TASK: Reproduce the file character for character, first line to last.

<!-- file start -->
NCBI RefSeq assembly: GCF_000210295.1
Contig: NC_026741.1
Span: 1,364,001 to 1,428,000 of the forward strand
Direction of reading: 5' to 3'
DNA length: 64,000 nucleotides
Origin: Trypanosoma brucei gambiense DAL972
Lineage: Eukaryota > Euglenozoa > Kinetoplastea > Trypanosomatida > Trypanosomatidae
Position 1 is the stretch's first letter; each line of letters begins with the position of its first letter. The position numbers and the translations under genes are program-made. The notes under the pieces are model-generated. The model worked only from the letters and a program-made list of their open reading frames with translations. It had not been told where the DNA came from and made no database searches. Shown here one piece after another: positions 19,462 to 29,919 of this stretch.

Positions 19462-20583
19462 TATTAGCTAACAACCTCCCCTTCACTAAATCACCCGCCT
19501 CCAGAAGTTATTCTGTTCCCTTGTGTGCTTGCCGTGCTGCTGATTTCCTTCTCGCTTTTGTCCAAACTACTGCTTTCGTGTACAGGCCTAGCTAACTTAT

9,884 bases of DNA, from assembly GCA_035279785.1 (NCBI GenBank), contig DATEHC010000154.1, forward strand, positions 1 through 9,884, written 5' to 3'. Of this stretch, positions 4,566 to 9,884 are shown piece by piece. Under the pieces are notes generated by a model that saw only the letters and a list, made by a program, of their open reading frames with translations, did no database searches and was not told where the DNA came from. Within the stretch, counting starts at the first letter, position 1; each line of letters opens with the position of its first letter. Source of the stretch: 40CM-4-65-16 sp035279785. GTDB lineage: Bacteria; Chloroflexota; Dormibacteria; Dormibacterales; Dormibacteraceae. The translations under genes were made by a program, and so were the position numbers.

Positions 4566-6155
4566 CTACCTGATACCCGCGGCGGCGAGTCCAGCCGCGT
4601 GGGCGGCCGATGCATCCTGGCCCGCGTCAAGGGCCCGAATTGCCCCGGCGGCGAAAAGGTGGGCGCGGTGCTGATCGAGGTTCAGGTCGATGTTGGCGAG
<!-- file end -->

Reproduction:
NCBI RefSeq assembly: GCF_000210295.1
Contig: NC_026741.1
Span: 1,364,001 to 1,428,000 of the forward strand
Direction of reading: 5' to 3'
DNA length: 64,000 nucleotides
Origin: Trypanosoma brucei gambiense DAL972
Lineage: Eukaryota > Euglenozoa > Kinetoplastea > Trypanosomatida > Trypanosomatidae
Position 1 is the stretch's first letter; each line of letters begins with the position of its first letter. The position numbers and the translations under genes are program-made. The notes under the pieces are model-generated. The model worked only from the letters and a program-made list of their open reading frames with translations. It had not been told where the DNA came from and made no database searches. Shown here one piece after another: positions 19,462 to 29,919 of this stretch.

Positions 19462-20583
19462 TATTAGCTAACAACCTCCCCTTCACTAAATCACCCGCCT
19501 CCAGAAGTTATTCTGTTCCCTTGTGTGCTTGCCGTGCTGCTGATTTCCTTCTCGCTTTTGTCCAAACTACTGCTTTCGTGTACAGGCCTAGCTAACTTAT

9,884 bases of DNA, from assembly GCA_035279785.1 (NCBI GenBank), contig DATEHC010000154.1, forward strand, positions 1 through 9,884, written 5' to 3'. Of this stretch, positions 4,566 to 9,884 are shown piece by piece. Under the pieces are notes generated by a model that saw only the letters and a list, made by a program, of their open reading frames with translations, did no database searches and was not told where the DNA came from. Within the stretch, counting starts at the first letter, position 1; each line of letters opens with the position of its first letter. Source of the stretch: 40CM-4-65-16 sp035279785. GTDB lineage: Bacteria; Chloroflexota; Dormibacteria; Dormibacterales; Dormibacteraceae. The translations under genes were made by a program, and so were the position numbers.

Positions 4566-6155
4566 CTACCTGATACCCGCGGCGGCGAGTCCAGCCGCGT
4601 GGGCGGCCGATGCATCCTGGCCCGCGTCAAGGGCCCGAATTGCCCCGGCGGCGAAAAGGTGGGCGCGGTGCTGATCGAGGTTCAGGTCGATGTTGGCGAG